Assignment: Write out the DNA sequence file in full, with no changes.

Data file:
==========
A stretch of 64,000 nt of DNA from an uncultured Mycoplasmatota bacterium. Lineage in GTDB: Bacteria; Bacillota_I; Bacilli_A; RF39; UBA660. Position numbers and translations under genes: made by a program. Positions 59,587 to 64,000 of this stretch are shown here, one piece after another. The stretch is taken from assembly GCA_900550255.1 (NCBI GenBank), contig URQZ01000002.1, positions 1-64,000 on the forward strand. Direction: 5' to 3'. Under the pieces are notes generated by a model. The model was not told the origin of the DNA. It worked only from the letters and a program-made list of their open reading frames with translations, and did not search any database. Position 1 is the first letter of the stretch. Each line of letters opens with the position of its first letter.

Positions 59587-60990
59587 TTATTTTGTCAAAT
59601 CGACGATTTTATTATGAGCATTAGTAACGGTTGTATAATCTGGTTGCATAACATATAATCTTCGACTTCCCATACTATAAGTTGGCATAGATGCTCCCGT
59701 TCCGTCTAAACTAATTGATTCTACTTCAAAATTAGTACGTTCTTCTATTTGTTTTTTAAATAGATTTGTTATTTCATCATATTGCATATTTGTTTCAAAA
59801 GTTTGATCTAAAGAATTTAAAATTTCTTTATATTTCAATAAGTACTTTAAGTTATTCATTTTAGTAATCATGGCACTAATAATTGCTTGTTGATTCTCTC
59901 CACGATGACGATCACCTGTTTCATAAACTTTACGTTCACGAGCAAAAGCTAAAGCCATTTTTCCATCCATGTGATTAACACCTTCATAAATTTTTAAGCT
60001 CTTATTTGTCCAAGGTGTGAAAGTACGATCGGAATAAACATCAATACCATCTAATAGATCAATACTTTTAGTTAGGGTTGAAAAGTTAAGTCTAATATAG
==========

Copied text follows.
A stretch of 64,000 nt of DNA from an uncultured Mycoplasmatota bacterium. Lineage in GTDB: Bacteria; Bacillota_I; Bacilli_A; RF39; UBA660. Position numbers and translations under genes: made by a program. Positions 59,587 to 64,000 of this stretch are shown here, one piece after another. The stretch is taken from assembly GCA_900550255.1 (NCBI GenBank), contig URQZ01000002.1, positions 1-64,000 on the forward strand. Direction: 5' to 3'. Under the pieces are notes generated by a model. The model was not told the origin of the DNA. It worked only from the letters and a program-made list of their open reading frames with translations, and did not search any database. Position 1 is the first letter of the stretch. Each line of letters opens with the position of its first letter.

Positions 59587-60990
59587 TTATTTTGTCAAAT
59601 CGACGATTTTATTATGAGCATTAGTAACGGTTGTATAATCTGGTTGCATAACATATAATCTTCGACTTCCCATACTATAAGTTGGCATAGATGCTCCCGT
59701 TCCGTCTAAACTAATTGATTCTACTTCAAAATTAGTACGTTCTTCTATTTGTTTTTTAAATAGATTTGTTATTTCATCATATTGCATATTTGTTTCAAAA
59801 GTTTGATCTAAAGAATTTAAAATTTCTTTATATTTCAATAAGTACTTTAAGTTATTCATTTTAGTAATCATGGCACTAATAATTGCTTGTTGATTCTCTC
59901 CACGATGACGATCACCTGTTTCATAAACTTTACGTTCACGAGCAAAAGCTAAAGCCATTTTTCCATCCATGTGATTAACACCTTCATAAATTTTTAAGCT
60001 CTTATTTGTCCAAGGTGTGAAAGTACGATCGGAATAAACATCAATACCATCTAATAGATCAATACTTTTAGTTAGGGTTGAAAAGTTAAGTCTAATATAG